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'Westoria' Is the Newest Neighborhood Nickname for Us To Argue Over

 Left:
Left: "Westoria" t-shirt made by AMPL Apparel.
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Left: Courtesy Natassa Contini; Right: DNAinfo/Ewa Kern-Jedrychowska

ASTORIA — FiDi. DUMBO. NoLIta.

Westoria?

A neighborhood shop owner has coined a new nickname for the slice of Astoria she calls home as a way to promote business in the lightly trafficked area — and her push is picking up steam.

Natassa Contini,  owner of the cafe and pet supply shop Chateau Le Woof on 14th Street and 30th Avenue, started using the name Westoria to refer to the portion of the neighborhood west of 21st Street, between Astoria Park and Broadway. The boundaries closely coincide with the neighborhood more commonly known as "Old Astoria," or "Old Astoria Village."

"It's just something fun that I started doing," explained Contini, who has been using the name in social media posts and even started selling T-shirts emblazoned with the moniker. "I don’t want to take anything away from Old Astoria."

She began hashtaging #Westoria on Chateau Le Woof's Instagram posts, after having played with similar names like "West Astoria" and "Westside." It's a way to draw attention to the stores, restaurants and local landmarks in the area, which has traditionally seen less foot traffic than other parts of Astoria, she explained. 

"Even when the store opened, when I was describing where I am, people would go, 'Oh, I don’t go that way,'" Contini said. "No one would cross 21st Street."

Fresco's Cantina, a Mexican restaurant on 31st Avenue near 12th Street, has also featured Westoria on its social media posts, and the local blog We Heart Astoria used it to describe the area in a post about the same restaurant.

One of Contini's employees, who runs an apparel company, starting making Westoria shirts, which Contini sells at Chateau Le Woof for $20. 

The shop owner also started an Instagram account, @westoria.life, which she says will be used to highlight local small businesses, events and other happenings. 

"[It's] just promoting the awesome things on the west side that we have that not too many people know about," Contini explained.

But the name has elicited some eyerolls, including a recent debate on a Reddit thread entitled "Stop Trying to Make 'Westoria' Happen.'"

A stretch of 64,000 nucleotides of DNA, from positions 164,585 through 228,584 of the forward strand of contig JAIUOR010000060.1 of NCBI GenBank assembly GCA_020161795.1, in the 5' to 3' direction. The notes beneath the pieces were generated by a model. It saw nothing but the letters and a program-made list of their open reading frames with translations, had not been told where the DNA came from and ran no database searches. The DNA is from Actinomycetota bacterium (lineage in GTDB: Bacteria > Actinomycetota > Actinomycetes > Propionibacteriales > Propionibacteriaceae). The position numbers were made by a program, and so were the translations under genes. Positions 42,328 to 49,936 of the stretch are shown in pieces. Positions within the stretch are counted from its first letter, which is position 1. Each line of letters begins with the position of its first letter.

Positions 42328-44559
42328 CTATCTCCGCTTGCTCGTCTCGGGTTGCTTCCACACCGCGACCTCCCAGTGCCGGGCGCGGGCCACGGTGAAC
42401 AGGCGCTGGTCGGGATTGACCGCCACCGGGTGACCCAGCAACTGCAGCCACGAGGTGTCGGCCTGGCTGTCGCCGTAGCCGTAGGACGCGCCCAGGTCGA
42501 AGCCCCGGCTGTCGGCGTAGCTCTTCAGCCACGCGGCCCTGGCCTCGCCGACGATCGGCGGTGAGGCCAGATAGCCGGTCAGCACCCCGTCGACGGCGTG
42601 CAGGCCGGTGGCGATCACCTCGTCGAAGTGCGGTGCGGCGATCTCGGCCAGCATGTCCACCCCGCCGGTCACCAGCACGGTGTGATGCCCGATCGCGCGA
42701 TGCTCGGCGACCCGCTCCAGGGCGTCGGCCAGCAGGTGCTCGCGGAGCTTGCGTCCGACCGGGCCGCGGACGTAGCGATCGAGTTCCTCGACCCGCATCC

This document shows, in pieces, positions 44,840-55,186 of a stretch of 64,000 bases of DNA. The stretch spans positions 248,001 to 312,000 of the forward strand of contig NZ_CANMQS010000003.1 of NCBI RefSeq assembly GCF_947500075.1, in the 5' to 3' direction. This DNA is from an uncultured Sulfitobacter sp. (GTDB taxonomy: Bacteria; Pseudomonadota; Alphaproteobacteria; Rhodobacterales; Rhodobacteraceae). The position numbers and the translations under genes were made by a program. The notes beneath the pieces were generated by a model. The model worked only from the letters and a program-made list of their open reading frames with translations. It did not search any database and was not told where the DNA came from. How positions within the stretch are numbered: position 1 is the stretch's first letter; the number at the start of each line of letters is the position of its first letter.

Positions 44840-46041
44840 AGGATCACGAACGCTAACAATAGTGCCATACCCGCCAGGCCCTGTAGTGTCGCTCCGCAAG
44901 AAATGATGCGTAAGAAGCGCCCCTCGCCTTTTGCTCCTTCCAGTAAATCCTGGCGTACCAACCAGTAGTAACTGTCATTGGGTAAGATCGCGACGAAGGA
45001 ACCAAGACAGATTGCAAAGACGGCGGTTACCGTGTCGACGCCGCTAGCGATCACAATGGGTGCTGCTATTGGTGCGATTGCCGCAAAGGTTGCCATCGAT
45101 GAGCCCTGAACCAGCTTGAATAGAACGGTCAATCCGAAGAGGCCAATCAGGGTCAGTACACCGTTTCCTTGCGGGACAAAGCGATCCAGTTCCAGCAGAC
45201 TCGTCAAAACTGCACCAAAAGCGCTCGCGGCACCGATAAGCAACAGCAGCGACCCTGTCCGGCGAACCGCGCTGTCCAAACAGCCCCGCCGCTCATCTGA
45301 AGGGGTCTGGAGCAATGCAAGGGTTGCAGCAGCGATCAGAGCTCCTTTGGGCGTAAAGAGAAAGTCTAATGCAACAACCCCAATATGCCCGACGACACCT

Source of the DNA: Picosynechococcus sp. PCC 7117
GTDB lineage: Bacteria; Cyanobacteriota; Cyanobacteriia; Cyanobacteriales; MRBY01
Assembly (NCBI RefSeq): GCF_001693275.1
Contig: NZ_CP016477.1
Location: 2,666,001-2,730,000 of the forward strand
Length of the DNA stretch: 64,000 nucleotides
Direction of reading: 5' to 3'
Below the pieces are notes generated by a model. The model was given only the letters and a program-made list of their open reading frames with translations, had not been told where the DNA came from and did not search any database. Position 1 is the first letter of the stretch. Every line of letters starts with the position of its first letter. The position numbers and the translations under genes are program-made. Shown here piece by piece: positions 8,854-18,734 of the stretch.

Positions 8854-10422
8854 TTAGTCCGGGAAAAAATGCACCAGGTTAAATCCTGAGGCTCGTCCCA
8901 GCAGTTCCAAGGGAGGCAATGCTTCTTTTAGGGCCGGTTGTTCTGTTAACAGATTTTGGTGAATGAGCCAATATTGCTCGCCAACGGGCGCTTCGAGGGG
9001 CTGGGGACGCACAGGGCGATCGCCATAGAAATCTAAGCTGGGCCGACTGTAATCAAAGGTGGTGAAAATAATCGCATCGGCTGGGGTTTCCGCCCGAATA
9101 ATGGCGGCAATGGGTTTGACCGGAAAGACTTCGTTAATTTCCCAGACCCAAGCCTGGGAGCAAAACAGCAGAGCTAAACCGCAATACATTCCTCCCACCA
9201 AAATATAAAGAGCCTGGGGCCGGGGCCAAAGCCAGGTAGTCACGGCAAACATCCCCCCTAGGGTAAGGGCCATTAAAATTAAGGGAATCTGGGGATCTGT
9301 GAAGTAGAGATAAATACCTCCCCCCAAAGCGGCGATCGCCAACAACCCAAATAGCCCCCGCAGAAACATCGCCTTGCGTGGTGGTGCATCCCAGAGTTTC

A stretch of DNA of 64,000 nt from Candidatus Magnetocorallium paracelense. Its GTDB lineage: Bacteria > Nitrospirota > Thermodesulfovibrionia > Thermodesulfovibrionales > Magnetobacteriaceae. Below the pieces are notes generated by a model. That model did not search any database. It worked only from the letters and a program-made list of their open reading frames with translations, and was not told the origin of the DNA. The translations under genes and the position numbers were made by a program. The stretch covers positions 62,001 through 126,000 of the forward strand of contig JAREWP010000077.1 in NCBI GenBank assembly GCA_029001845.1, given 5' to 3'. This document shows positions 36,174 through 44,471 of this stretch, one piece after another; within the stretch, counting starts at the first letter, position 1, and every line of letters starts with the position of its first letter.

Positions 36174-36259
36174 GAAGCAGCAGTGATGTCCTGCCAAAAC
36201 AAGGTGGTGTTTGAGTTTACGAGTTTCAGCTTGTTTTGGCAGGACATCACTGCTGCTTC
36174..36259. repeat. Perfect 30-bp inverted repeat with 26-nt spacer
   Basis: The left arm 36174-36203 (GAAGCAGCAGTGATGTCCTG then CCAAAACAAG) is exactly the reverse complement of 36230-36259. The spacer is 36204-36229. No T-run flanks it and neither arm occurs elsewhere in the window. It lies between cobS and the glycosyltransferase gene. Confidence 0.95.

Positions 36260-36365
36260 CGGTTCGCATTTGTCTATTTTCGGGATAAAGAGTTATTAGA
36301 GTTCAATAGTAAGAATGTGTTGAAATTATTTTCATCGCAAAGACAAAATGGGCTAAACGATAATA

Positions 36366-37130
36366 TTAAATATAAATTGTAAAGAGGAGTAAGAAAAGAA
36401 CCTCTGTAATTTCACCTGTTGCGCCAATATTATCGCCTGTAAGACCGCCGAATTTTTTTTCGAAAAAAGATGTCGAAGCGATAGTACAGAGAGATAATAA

"Is this an actual thing? Can it NOT be a thing???" the original poster wrote. "I feel like it's creating unauthentic terms for marketing purposes in order to sell the hype of Astoria as a new trendy neighborhood."

Added another poster: "What do you expect when a bunch of hipsters keep moving in?"

However, some countered that they think neighborhood sub-names like Westoria make sense, considering how big the neighborhood is.

"I don't think it's that unreasonable," one Reddit poster chimed in. "Especially now that there's going to be more development around Hallet's Cove, it feels like everything west of 21st street is going to have it's [sic] own sort of neighborhood." 

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Attempts at new neighborhood nicknames in other parts of the city have been met with backlash before, generally because they were rooted in real estate interests looking to market a particular area — like brokers latching onto "SoHa" when selling apartments in south Harlem.

RELATEDSoHa: The New Name Realtors Are Using For a Part of Harlem

But Contini said that's not her intention. 

"It's not being corporate and mainstream and taking over," she said, noting she's simply hoping to help promote "the local small businesses that work 16 hours a day."

"It's really just identifying ourselves — coming together," she said. 

Richard Khuzami, head of the advocacy group Old Astoria Neighborhood Association, said he hasn't really heard "Westoria" being used, but doesn't mind it. 

For years, Old Astoria — the name that's been used to described the area for as long as he can remember — had been somewhat overlooked, with an outside perception of being on "the other side of the tracks."

"The area west of 21st Street was separated from the rest of the community," he said.

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That's changing even more now as the neighborhood is getting more attention, especially with the opening of the new ferry dock at Hallets Point, he noted.

"I'm glad that people at least are taking part in where they live, regardless of the name," he said. "That shows that they're proud to be from this area."